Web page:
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Henrik Granlid




Location: Sweden
Joined: 17 Apr 2012

Posts: 103

PostPosted: Wed 02 Oct, 2013 12:53 am    Post subject:         Reply with quote

Black isn't the most common early historical colour, because it's hard to achieve.
I'd say go for red, green, yellow or blue, all of them common colours in the 12th century and onward
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Matthew Bunker




Location: Somerset UK
Joined: 02 Apr 2009

Posts: 483

PostPosted: Wed 02 Oct, 2013 2:34 am    Post subject:         Reply with quote

Henrik Granlid wrote:
Black isn't the most common early historical colour, because it's hard to achieve.
I'd say go for red, green, yellow or blue, all of them common colours in the 12th century and onward


I'd agree, with the addition of brown and grey from natural wool colours.

And, of course, over-dyeing is possible, to combine colours to give a new colour.

"If a Greek can do it, two Englishman certainly can !"
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Geoff Wood




Location: UK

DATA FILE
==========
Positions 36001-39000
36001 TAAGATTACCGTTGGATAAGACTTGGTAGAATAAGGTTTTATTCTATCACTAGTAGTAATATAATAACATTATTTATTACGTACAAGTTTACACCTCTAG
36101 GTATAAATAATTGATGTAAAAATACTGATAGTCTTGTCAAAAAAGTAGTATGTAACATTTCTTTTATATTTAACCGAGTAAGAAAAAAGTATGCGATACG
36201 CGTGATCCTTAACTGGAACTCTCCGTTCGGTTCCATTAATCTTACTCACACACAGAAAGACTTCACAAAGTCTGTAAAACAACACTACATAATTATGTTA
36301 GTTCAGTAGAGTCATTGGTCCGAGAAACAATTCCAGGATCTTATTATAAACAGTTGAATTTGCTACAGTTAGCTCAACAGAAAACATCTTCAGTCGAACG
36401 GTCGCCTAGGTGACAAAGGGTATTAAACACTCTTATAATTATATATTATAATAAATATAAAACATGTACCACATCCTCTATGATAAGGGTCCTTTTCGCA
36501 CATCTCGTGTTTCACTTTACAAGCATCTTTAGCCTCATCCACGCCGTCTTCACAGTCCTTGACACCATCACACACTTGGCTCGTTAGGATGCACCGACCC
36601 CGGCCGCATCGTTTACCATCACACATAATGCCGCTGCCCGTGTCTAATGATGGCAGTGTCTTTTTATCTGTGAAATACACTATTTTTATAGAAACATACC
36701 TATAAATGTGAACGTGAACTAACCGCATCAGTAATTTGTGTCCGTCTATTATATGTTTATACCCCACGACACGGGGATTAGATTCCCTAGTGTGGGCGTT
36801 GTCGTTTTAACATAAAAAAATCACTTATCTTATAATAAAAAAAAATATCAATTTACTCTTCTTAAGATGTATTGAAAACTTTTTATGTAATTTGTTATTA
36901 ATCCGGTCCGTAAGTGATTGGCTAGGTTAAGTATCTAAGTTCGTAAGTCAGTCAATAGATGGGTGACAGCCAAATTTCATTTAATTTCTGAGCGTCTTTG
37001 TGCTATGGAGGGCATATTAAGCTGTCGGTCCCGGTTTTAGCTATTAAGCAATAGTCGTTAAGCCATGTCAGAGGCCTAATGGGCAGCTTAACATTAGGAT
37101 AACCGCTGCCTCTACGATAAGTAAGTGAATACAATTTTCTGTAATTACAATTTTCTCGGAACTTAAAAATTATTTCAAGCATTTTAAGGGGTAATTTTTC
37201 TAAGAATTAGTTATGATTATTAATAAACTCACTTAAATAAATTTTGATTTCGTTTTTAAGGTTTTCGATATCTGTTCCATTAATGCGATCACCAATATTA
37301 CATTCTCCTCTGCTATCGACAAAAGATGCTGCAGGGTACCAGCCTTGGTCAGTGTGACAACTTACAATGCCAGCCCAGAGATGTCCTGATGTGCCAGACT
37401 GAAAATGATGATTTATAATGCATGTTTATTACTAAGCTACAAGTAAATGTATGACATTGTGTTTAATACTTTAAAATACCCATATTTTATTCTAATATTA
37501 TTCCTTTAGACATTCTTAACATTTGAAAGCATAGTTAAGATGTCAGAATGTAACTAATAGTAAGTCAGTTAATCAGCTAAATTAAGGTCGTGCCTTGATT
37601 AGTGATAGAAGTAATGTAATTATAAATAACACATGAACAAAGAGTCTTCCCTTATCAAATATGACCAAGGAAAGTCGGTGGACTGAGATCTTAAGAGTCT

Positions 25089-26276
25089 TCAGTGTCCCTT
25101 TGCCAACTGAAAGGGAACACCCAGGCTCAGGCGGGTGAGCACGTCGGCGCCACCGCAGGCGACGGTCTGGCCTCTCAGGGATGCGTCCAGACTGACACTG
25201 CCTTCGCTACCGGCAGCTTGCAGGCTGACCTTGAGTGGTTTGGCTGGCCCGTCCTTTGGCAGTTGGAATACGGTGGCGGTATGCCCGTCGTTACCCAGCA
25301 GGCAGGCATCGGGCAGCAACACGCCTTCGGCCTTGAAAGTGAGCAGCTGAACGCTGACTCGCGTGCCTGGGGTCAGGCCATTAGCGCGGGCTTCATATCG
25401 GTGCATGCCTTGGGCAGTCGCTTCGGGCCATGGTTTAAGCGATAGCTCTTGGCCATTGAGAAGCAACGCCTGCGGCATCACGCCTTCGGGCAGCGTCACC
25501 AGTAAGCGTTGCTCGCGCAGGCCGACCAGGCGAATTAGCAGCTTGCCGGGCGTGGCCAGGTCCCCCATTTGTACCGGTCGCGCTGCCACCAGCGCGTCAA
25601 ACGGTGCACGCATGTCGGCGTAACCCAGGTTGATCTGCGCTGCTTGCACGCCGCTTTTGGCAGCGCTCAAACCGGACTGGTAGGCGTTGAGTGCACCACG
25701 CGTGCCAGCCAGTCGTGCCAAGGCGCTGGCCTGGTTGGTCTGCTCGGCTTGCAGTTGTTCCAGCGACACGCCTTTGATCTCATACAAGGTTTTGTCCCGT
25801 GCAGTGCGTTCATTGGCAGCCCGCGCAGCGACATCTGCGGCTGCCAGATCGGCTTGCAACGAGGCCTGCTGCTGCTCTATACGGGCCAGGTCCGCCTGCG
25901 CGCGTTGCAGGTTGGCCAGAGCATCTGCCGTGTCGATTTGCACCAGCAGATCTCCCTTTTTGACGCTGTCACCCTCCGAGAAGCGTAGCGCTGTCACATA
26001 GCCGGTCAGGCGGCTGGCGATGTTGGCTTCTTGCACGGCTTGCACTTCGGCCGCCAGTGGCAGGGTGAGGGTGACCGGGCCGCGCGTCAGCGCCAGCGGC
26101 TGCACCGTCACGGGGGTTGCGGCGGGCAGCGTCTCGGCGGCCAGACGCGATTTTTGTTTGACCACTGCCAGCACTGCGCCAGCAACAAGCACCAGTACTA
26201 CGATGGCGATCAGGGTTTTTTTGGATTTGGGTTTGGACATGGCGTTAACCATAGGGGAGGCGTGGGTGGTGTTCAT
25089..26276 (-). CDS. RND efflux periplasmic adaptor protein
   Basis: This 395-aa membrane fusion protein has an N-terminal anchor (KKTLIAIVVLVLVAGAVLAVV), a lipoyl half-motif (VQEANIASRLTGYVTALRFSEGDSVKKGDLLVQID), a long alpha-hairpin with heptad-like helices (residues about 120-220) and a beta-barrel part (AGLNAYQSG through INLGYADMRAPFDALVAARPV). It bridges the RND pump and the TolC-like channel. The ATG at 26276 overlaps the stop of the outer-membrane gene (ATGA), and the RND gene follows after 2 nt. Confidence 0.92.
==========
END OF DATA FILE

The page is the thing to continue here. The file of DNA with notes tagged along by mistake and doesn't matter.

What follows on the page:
Joined: 31 Aug 2003

Posts: 634

PostPosted: Wed 02 Oct, 2013 4:55 am    Post subject:         Reply with quote

Corey Skriletz wrote:



. Last time I tried to dye something black, it came out purple, any idea what I might have done wrong for that to happen?

Thanks again.


As already mentioned, black is hard to achieve. Some modern blacks are made of several different coloured dyes combined, so if the one you tried was one of those, maybe some of the colours 'took' better than some of the others, leaving you with the purple. Just a thought.
Geoff
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Corey Skriletz




Location: United States
Joined: 27 May 2011

Posts: 118

PostPosted: Wed 02 Oct, 2013 12:38 pm    Post subject:         Reply with quote

Quote:
Black isn't the most common early historical colour, because it's hard to achieve.
I'd say go for red, green, yellow or blue, all of them common colours in the 12th century and onward